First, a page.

"QuickLaunch" is a "ToolbarWindow32" class, which does have CS_DBLCLKS.  I guess it just doesn’t distinguish between single and double clicks in its message handler…

  15. Jules says:

    Wouldn’t it just be a lot better to set a flag and have the control in question ignore the second click if two appear than start a delay after the first click before taking any action?  That way, users who don’t click twice don’t need to wait…

    Sure, if this was done, the question we’d be discussing right now is “why does a second click sometimes get ignored when I’m trying to …?”, but that seems like a much less inconvenient issue to me.

    [I addressed this in the article. “The second click goes to the launcher [which ignores it], and the control panel itself then appears without focus.” -Raymond]
  16. chrismcb says:


    "…but I can’t say I’m a fan of assisting a user in doing things the wrong way, and then making them think it’s not wrong."

    Welcome to the world of UI. Some people will insist on using that large wrench as a hammer. There isn’t much you can do, other than to make sure the app doesn’t screw up too much.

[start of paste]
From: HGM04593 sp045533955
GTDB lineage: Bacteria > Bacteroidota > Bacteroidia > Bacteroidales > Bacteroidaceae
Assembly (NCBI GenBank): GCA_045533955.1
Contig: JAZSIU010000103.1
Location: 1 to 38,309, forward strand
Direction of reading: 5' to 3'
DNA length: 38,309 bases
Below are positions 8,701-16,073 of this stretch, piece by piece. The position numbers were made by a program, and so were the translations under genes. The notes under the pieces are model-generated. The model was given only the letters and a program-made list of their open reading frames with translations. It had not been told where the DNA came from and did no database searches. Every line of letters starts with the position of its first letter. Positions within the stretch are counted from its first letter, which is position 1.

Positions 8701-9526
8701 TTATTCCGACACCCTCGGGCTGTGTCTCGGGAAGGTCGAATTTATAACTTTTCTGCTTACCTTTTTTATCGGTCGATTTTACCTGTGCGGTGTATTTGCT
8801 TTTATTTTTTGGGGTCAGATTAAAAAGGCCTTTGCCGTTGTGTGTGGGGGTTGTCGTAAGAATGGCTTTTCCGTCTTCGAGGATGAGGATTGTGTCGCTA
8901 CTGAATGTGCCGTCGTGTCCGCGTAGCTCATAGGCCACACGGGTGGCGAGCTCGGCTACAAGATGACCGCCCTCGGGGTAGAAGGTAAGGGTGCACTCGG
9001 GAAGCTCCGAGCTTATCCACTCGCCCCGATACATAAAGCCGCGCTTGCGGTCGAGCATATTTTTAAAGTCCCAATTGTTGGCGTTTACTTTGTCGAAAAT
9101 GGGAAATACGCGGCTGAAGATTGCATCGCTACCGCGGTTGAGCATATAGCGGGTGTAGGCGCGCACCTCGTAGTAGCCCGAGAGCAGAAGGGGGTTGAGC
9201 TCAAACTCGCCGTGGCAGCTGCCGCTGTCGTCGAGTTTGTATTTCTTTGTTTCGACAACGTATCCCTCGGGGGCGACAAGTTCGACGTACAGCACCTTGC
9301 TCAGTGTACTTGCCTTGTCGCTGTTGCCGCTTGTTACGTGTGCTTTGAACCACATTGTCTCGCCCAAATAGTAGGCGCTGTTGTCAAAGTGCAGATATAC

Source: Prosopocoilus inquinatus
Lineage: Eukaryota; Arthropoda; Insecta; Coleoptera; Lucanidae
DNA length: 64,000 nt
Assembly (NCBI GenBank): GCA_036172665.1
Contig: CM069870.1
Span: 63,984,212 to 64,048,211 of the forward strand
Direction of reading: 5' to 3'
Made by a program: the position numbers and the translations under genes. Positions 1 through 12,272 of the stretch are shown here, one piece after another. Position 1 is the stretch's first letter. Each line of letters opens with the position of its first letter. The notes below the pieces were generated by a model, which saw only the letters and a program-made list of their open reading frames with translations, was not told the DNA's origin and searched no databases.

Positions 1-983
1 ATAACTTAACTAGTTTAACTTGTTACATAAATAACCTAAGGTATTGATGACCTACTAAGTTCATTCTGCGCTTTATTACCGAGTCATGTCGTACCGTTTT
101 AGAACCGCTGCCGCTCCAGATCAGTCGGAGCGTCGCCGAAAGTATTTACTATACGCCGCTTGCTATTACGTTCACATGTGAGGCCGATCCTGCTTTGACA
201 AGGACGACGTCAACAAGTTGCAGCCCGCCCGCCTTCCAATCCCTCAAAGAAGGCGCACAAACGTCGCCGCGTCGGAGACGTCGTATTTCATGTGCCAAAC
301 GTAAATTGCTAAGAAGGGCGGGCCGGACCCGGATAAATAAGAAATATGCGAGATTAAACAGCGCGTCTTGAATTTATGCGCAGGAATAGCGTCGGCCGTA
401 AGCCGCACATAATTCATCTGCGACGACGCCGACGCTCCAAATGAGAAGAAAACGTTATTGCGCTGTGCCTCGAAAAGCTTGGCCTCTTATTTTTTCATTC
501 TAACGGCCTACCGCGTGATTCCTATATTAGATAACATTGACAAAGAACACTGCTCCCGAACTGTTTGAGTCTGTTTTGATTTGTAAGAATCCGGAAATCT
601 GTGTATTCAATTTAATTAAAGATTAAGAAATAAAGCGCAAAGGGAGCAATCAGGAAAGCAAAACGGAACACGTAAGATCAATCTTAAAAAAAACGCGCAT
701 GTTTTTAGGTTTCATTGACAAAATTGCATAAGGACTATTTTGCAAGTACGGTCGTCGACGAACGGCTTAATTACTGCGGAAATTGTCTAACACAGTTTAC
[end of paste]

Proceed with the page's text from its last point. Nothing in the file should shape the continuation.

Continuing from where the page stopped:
17. wolrah says:

    @chrismcb I know where that idea comes from, but frankly I think we coddle the idiots too much. (yes I’ve been working tech support all day, how did you know?)

    My position is that allowing the right thing to happen when the user does the wrong thing isn’t the proper solution, as it just leaves them thinking they did it right, then some change down the road will make their wrong way break and they come whining.  Instead of just going with what the user means, inform them they did something wrong and how they should be doing it.

  18. Timothy Byrd says:

    (I’m almost always a lurker, but since I’m adding a comment, I wanted to say "thanks" to Raymond for all the info in his blog – even if it is "for entertainment purposes only".)

    "UI design is not a simple matter of what is technically "right." If you aren’t prepared to accommodate the user’s thought processes, you might as well stay home."

    @Duke: I’m currently dealing with this issue with my light switches of all things. They work in a very logical fashion: one tap at the top to get to last dimmer level, two taps at the top for full brightness, one tap at the bottom to turn off, and press and hold the top or bottom to set the dimmer level. The trouble is that it’s human nature to push a button instead of to tap it. (For example, I turn and hold my ignition key in my car, and I own a number of appliances that I need to hold the start button in long enough to engage.)